It is evident from the personal achievements that have brought you here today, that you, our newest colleagues at the bar, possess the leadership skills to accomplish whatever you set out to do as you begin your professional careers. It is my hope that you will focus some of your energy and passion towards reviving the tradition of service beyond your commitment to your employment.

At the reception following this ceremony, you will have an opportunity to take a first step in that direction by speaking to the representatives of the bar associations who are making themselves available to you today. I can assure you that your involvement in these organizations will be rewarding and enjoyable, and will also provide a pathway to leadership and service that reaches beyond the boundaries of the legal profession.

Dr. Ellen Ostrow, the founder of Lawyers Life Coach, LLC, an organization established primarily as a resource for women lawyers, recently wrote an article (in volume 77 of Wisconsin Lawyer) entitled “20 Ways to Become a Leader”. The practical advice contained in this article is not gender specific, as it focuses upon challenges of a human nature. In her article, Ostrow offers the following advice:

“Become the sculptor of your own career and life –not the sculpture.

Leaders are authentic—the authors of their own lives. Take responsibility for your professional development. No one has a greater investment in your success and satisfaction than you.

….leadership is fundamentally about character. Knowing your character strengths enables you to find ways to select work environments and work assignments that allow you to express and develop them.

…leaders are vision directed. A leader creates a compelling vision, is committed to this vision, and inspires others to action by aligning [his or her] goals with this vision.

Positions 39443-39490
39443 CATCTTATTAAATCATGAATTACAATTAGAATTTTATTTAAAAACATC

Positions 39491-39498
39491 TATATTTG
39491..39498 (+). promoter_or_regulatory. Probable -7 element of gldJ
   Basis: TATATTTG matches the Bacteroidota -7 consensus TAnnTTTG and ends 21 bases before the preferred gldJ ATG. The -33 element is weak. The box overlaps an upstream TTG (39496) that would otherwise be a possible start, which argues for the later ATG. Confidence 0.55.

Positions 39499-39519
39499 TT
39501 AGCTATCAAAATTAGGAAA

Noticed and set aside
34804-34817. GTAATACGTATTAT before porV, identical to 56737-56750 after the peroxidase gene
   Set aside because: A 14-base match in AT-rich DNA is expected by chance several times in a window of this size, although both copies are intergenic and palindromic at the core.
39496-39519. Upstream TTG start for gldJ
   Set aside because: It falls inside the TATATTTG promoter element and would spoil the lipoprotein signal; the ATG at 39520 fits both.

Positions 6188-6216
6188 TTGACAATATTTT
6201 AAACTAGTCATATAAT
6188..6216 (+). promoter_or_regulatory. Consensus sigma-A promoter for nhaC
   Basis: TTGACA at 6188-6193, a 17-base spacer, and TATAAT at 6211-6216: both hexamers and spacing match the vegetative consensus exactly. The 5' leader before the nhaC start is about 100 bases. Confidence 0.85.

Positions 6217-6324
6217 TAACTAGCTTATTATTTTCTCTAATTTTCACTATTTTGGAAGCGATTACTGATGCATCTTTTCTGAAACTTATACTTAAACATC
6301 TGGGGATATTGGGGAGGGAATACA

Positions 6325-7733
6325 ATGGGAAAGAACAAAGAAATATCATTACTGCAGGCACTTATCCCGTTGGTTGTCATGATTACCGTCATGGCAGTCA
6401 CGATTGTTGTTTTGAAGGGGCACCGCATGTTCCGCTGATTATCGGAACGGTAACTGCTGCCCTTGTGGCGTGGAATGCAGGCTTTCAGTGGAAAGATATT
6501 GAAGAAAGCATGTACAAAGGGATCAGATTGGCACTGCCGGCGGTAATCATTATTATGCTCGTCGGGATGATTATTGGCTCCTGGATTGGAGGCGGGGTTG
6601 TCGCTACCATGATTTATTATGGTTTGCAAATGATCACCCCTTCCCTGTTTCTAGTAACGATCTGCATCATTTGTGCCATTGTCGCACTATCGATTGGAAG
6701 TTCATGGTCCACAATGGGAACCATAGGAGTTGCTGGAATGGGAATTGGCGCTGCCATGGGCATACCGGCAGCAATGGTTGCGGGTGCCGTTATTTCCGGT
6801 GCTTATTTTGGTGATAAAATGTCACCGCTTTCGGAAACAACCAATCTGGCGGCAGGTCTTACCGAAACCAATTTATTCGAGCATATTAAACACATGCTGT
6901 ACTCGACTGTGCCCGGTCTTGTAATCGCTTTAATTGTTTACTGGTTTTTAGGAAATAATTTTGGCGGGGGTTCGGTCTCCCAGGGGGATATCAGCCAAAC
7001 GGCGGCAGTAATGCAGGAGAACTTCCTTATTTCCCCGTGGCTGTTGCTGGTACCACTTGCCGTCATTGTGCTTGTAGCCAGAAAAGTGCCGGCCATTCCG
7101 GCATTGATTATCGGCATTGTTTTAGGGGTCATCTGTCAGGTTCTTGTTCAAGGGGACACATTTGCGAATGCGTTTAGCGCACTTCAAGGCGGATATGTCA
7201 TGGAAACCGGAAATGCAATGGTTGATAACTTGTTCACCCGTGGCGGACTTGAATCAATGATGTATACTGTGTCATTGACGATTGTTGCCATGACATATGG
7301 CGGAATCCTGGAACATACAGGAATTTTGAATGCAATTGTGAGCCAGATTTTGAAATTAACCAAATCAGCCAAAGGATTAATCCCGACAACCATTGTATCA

….to become a leader, you must first learn to lead yourself. Initiative is a fundamental leadership competence.

….take risks [and]… be 0ptimistic. Realistic optimists take control where they can and stop investing energy in things beyond their control.

….maintain integrity [and]… persevere.”

As Dr. Ostrow indicates, leaders must indeed be “vision directed”. Hopefully, each of you will formulate a vision of success and satisfaction for your unique path that includes, not only the achievements that come from hard work and dedication in your career, but also the rewarding satisfaction that comes from reaching outside the walls of your office to your community and to society. In doing so, you will not only attain personal satisfaction, but you will contribute towards reviving the leadership role for which lawyers have been respected throughout our country’s history.

On behalf of the entire court, I congratulate you and wish you the best of luck in all that you aspire to do.